I saw a one-man show here at the Edinburgh Fringe this year where the performer was portraying Stephen Glass confessing his sins to a group therapy session. To say it was an odd hour at the theatre would be putting it mildly. On the plus side though, it reminded me of this flick that I had read some good things about when it was released back in 2003. What more excuse do I need?
Lies, damned lies, and bullshit.
Stephen Glass is the youngest writer at the prestigious New Republic magazine in Washington D.C. He was famous for his witty and subversive stories, including an exposé of a Young Republicans convention, where the delegates spent the whole time in a suite upstairs with drugs, hookers and a reporter. In 1998, his story about a young hacker being hired by the company he broke into, receives some attention when some of his sources seem difficult to track down. Eventually he admits the shocking truth: the story (and many others) are entirely fabricated.
Shattered Glass started life as an piece in Vanity Fair in September 1998 written by Buzz Bissinger, the man behind the book that became Friday Night Lights, both the movie – one of the finest high school films ever made, incidentally – and the critically-acclaimed TV series. His article covered a lot of ground from Glass’ life prior to The New Republic and examined what exactly was it that made Glass do these things. In constructing an engaging screenplay, writer-director Billy Ray has instead focussed on the brief period surrounding the “Hack Heaven” story that led to Steve’s downfall. The result is a gripping true-life story of a fantasist at the centre of the rarefied world of elite news magazines.
Stephen Glass is the role Hayden Christensen played between stints in a galaxy far. far away and, oddly enough, it is the same character traits he was lambasted for as Anakin that make his performance here so good. His Glass presents himself as a simpering little boy in a grown-up’s world; a twenty-four year old who is starting law school because his parents won’t let him be a journalist any more. This artificial self-deprecation and eagerness to please is seen as a welcome change from the default arrogance he perceives in others in his line of work. This behaviour also brings out the mothering instinct in his female colleagues, who rally to his defence and seem to rationalise his deliberate acts of betrayal and invention as an innocent mistake when his fictions first begin to unravel. As much as you might want to punch him, there is no denying that it is an excellent performance from an actor many had dismissed.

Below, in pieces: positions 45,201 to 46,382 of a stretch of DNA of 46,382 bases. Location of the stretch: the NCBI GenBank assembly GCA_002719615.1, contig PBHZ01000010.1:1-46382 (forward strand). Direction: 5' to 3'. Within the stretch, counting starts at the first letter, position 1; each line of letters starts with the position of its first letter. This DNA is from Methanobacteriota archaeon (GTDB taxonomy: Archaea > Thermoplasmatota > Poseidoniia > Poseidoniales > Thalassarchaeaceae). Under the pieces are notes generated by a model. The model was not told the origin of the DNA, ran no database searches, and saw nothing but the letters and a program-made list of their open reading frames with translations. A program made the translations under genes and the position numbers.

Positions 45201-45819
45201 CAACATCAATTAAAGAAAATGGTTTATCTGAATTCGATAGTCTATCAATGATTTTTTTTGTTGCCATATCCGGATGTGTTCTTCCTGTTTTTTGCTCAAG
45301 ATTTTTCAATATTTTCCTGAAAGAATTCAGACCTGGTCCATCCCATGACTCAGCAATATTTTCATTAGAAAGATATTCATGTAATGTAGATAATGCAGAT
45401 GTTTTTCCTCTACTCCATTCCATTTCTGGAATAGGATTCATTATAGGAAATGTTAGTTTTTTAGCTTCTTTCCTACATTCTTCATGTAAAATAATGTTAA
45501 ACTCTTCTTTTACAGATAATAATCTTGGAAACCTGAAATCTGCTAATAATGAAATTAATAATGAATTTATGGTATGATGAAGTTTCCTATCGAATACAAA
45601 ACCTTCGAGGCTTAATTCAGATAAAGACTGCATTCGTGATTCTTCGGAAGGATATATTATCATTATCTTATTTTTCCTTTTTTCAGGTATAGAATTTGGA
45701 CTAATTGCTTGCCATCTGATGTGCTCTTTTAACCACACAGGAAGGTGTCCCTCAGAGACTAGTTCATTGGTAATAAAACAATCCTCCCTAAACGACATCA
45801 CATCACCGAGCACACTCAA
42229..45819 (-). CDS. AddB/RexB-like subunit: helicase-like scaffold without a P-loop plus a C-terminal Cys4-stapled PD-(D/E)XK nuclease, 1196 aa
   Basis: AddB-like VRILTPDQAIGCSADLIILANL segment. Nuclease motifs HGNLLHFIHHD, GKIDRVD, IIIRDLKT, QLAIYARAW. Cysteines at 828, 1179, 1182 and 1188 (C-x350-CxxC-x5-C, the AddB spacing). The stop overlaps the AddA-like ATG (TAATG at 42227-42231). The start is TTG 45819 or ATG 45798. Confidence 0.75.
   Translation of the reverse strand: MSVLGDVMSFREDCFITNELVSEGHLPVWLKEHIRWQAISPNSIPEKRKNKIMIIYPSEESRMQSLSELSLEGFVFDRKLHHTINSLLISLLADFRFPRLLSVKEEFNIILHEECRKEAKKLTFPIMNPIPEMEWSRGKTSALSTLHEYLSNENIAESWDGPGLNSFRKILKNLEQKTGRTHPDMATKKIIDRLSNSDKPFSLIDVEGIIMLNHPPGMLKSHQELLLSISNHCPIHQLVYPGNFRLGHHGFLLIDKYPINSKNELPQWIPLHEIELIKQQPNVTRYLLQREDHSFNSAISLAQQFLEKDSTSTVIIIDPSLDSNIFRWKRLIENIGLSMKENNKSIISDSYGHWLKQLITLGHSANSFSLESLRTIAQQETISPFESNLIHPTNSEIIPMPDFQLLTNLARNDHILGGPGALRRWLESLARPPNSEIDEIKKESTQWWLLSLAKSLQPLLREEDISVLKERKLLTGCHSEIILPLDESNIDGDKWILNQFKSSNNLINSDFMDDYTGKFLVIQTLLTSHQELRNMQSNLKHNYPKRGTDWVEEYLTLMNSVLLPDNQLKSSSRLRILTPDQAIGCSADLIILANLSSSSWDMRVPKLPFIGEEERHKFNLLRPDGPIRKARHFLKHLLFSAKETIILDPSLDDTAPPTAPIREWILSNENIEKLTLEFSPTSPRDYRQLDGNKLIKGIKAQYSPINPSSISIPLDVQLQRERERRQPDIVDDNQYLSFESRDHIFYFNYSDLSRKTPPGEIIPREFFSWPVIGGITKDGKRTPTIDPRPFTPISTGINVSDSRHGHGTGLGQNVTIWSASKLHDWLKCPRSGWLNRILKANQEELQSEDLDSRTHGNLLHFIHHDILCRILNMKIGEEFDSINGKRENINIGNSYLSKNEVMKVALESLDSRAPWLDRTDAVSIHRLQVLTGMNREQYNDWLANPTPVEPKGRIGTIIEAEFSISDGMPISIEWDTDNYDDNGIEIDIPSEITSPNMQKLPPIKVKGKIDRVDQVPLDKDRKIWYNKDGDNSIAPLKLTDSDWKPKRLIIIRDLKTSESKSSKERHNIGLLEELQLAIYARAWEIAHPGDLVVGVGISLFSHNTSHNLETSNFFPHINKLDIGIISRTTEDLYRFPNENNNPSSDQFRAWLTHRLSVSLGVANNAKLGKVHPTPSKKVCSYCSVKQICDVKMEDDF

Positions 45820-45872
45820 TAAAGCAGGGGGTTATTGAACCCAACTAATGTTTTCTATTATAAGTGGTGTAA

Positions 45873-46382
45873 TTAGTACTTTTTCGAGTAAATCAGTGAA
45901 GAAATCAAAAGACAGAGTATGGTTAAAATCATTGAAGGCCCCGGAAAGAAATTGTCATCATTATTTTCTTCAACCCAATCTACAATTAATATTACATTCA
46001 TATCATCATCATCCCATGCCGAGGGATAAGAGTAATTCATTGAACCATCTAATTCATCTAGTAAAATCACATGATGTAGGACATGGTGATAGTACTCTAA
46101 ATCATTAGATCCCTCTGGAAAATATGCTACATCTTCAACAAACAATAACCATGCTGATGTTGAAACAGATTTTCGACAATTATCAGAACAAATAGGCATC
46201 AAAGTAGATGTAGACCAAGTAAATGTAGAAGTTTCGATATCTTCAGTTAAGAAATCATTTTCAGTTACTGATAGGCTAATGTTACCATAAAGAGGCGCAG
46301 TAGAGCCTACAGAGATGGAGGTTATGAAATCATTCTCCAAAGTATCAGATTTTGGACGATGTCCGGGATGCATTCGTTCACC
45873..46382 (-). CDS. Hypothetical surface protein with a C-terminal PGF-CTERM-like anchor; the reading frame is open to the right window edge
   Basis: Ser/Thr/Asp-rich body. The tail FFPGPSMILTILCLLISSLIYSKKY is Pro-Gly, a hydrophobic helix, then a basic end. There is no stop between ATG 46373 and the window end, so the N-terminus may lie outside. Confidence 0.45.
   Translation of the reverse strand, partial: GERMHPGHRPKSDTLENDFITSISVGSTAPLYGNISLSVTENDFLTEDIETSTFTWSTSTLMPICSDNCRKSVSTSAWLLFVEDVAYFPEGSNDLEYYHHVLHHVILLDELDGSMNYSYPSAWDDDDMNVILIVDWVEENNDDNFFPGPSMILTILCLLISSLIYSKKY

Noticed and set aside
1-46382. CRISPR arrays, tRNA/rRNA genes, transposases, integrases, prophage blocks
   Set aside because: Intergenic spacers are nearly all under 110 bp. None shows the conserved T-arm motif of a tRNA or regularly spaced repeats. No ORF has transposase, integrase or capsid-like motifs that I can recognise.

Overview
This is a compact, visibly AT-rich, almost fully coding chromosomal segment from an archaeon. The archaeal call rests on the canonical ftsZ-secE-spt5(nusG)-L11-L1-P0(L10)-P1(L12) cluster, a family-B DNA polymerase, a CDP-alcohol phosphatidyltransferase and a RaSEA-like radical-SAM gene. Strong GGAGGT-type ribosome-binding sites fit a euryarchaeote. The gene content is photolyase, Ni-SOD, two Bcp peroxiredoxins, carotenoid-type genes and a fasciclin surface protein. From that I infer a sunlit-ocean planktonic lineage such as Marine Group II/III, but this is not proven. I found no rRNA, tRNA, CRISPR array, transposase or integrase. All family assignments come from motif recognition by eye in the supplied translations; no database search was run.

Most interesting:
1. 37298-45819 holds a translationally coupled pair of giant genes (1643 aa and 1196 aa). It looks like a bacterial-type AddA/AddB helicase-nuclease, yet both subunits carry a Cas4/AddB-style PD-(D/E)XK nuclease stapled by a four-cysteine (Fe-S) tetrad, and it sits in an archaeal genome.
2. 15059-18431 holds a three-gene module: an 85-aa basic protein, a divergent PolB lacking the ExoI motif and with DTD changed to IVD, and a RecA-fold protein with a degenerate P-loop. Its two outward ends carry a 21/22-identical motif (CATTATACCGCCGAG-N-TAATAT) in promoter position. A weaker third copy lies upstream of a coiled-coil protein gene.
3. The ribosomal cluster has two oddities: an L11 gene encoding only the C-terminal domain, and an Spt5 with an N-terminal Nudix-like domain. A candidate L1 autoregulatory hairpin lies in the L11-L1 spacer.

Despite being the title character of the film as well as the unreliable (you think?) narrator, Stephen Glass is not in fact the protagonist of the movie; that honour belongs to his editor Chuck Lane, played with quiet dignity by Peter Sarsgaard. It is his determination to find out the truth about Glass that drives the story, after having his suspicions raised by some awkward questions from a rival publication looking to do their own follow-up piece.
As an experienced screenwriter but first-time director, Billy Ray has done an excellent job of recreating the buzzing, fast-paced world these people inhabit. He understands that the characters are the story, and manages to avoid the main pitfall of films about journalism: no extended montages of people sitting at their keyboards, with or without any rousing musical interlude.
The narration he has put together for Glass hints at the cold, calculating mind required to carry out a deception of this magnitude but he never falls into the trap of trotting out some cod-psychology diagnosis for what motivated him in the first place. There is no Psychoesque closing monologue listing all of his mental issues. Anyone who watches Dexter could probably point out some instances of possible sociopathic behaviour, but viewers are credited with enough intelligence to draw their own conclusions about that.
This is the best film about print journalists that I have seen since All The President’s Men. Is it a coincidence that they are both true stories?
You can read Buzz Bissinger’s original Vanity Fair article here. It’s really very good.